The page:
Rates in India
An Independent body, The
Reserve Bank of India uses the monetary policy in India to management
macroeconomic factors, growth and price stability.
The Reserve Bank of India, the
country’s central bank, did not change its benchmark interest rate of 6% on
December 6th,2017, maintaining its ‘neutral policy stance’. The
commercial banks continue to charge a savings interest rate in the range of 4%
With this repo rate, the RBI is trying to control the increase in price
pressure as oil prices continue to rise, increase in housing rent allowances, continuous
rise in core inflation and increase in economic growth. Even though the Indian
Industry presses for rate cut, the RBI is on a mission of ‘Inflation targeting’
under the new government as there is a continuous rise on oil prices and an
unwanted impact on exchange rate.
Fiscal Policy and Economic
GDP growth is projected to strengthen to above 7% in 2018 with the economy
recovering from the adverse effect of rolling out of Goods and Service Tax(GST)
and demonetization with benefits of structural reforms yet to be reaped.
Private consumption has also increased post the liquidity crunch of demonetization,
however, investment is low because of weak financial position of banks. GST, with
its promise to unify India’s vast domestic market along with the rise in various
allowances from government and loan waivers will boost growth. In the medium
term, growth is expected to rise above 8%, primarily owing to structural
reforms to digitize the economy and curb black economy practices. This along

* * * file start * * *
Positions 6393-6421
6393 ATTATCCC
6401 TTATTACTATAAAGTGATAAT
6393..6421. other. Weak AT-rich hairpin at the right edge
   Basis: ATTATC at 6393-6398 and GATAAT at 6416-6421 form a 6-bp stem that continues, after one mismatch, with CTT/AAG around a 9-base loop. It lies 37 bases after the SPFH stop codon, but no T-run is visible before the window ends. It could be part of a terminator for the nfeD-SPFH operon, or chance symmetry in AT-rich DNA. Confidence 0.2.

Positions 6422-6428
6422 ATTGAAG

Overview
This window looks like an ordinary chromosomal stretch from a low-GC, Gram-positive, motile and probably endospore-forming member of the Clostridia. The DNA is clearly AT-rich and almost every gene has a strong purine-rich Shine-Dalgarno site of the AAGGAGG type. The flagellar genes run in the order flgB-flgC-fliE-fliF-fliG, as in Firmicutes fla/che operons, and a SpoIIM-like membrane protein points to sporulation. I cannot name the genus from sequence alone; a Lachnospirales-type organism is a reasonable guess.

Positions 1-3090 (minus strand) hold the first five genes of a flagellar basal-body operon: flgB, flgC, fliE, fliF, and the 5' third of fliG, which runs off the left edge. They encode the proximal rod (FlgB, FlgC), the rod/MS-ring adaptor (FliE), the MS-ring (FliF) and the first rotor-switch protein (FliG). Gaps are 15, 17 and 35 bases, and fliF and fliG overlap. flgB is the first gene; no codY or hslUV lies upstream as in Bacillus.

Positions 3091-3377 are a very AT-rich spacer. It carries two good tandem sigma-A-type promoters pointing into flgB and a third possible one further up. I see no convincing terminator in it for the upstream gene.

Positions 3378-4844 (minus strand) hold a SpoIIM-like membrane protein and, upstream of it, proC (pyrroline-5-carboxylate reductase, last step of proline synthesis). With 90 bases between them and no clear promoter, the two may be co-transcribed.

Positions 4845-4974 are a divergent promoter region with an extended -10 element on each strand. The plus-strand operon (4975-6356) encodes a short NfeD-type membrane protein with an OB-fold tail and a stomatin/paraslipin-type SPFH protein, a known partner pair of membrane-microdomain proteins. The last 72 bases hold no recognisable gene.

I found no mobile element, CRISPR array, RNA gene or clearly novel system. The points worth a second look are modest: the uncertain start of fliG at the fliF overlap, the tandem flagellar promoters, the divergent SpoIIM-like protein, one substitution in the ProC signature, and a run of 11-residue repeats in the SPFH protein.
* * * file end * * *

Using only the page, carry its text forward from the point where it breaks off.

with the Insolvency and bankruptcy code are aimed to formalize the economy.
Inflation seems to be a bigger
concern than growth in the medium term. Inflation rate in India closed at a
high of 5.10% by the end of 2017 and is expected to average at 5.7% in 2018 and
fall to 4.8% by 2020. An increase in food prices, especially vegetables and
government allowances are maintaining inflationary pressures now, in addition to
RBI is targeting an inflation rate of 4% with a tolerance band of plus minus 2%.
The inflation is expected to be between 4.3-4.7% in the second half of
2017-2018 fiscal year.
In summary, the
GDP of India is expected to reach US$ 6 trillion by FY27 and with favourable
demographic dividend, digitalization and structural reforms to curb corruption
and boost investment and inclusive growth.
India is also
focusing on renewable sources to generate energy. India is expected to be the
third largest consumer economy as its consumption may triple to US$ 4 trillion
by 2025, owing to shift in consumer behaviour and expenditure pattern,
according to a Boston Consulting Group (BCG) report; and is estimated to
surpass USA to become the second largest economy in terms of purchasing power
parity (PPP) by the year 2040, according to a report by PricewaterhouseCoopers.